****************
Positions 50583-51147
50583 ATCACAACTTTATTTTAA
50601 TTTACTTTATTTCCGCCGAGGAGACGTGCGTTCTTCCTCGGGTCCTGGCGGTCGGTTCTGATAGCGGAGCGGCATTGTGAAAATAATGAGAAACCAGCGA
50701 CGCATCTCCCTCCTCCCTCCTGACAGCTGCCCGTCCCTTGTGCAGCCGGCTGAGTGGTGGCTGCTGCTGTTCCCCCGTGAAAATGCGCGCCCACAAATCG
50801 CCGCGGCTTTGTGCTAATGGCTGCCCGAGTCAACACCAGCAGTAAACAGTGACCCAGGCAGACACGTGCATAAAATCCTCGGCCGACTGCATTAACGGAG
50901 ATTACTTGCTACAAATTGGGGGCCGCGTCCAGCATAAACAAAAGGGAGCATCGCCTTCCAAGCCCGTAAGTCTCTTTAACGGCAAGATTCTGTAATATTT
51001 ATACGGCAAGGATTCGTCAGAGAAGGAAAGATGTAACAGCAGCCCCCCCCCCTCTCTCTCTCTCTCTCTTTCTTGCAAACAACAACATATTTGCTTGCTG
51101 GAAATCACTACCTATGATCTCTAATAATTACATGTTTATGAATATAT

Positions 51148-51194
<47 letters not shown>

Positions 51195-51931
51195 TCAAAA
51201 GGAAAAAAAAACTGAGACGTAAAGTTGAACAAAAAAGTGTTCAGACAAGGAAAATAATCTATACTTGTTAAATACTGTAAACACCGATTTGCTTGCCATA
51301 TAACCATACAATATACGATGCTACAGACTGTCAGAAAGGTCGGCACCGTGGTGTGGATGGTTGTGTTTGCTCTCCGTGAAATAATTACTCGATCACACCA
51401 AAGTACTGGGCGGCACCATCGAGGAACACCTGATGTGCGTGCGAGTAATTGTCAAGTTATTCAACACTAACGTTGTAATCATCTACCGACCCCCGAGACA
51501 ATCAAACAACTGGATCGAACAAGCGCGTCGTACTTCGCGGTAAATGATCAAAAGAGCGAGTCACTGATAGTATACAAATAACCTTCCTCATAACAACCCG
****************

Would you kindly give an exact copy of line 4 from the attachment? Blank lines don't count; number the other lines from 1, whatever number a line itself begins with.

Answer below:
50701 CGCATCTCCCTCCTCCCTCCTGACAGCTGCCCGTCCCTTGTGCAGCCGGCTGAGTGGTGGCTGCTGCTGTTCCCCCGTGAAAATGCGCGCCCACAAATCG